He died game in the dying game


“Tell ‘em I died game,” was the epitaph of bushranger Fred Lowry who, while he managed to get these last words out, failed to mention where he’d hidden the proceeds of the Mudgee mail robbery on 13th July, 1863. It was the second biggest coach robbery in NSW and, while it made Lowry’s name, he didn’t have long to bask in the glory.

Thomas Frederick Lowry was born in 1836 but there are no precise records as to exactly where he came into this world. Some sources claim he was born in Homebush, Sydney and grew up in the Young district of NSW, while others have him born either near the Fish or Abercrombie Rivers, somewhere in the triangle formed by Young, Bathurst and Goulburn.

What is not in dispute is that on New Year’s Day, 1863, he and his mate, John Foley, attended a race meeting and the pair tried to bail up a number of onlookers. A shooting took place in which Lowry wounded a man named Foran. He and Foley were then overpowered by the locals and apprehended by the police near Fish River Creek. Lowry was sent to Bathrust Gaol but in February managed to escape with a number of other prisoners.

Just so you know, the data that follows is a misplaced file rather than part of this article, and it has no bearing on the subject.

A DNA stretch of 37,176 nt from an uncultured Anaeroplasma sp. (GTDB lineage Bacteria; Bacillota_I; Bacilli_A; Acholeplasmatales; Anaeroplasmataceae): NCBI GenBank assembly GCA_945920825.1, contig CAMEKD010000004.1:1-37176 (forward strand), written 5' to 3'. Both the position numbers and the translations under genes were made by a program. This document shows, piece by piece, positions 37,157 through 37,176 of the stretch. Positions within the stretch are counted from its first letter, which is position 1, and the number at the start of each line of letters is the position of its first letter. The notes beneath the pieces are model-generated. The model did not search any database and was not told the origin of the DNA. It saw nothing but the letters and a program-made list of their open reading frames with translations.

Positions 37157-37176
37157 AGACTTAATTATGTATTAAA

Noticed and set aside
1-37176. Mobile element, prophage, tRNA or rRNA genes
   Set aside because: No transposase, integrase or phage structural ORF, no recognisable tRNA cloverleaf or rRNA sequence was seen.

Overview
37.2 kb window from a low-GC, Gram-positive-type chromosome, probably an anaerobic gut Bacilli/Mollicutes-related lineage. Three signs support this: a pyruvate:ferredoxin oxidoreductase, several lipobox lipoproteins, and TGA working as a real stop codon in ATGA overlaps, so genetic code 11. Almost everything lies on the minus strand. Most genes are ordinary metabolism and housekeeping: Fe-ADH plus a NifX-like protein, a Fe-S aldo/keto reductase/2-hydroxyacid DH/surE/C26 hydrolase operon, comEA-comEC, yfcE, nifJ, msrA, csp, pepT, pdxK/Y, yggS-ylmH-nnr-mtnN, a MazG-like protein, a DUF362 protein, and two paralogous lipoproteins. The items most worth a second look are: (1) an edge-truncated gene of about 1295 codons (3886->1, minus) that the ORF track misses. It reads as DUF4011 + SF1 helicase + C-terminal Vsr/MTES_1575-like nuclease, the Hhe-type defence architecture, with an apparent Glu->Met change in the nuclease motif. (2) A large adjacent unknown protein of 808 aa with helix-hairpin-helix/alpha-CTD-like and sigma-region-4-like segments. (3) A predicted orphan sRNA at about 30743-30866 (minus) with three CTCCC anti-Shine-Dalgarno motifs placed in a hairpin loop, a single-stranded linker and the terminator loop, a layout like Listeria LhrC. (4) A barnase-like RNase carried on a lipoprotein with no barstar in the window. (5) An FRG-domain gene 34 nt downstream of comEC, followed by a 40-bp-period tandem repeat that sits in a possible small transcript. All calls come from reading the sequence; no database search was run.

Lowry then took up with Ben Hall and in company with members of the gang, robbed Barnes’s store at Cootamundra, before graduating to robbing mail coaches. He held up the Goulburn mail coach at a place called Big Hill, robbing and assaulting a man called Richard Morphy but it was the Mudgee mail that rocketed him into first grade, the incident taking place 16 miles from Bowenfields.

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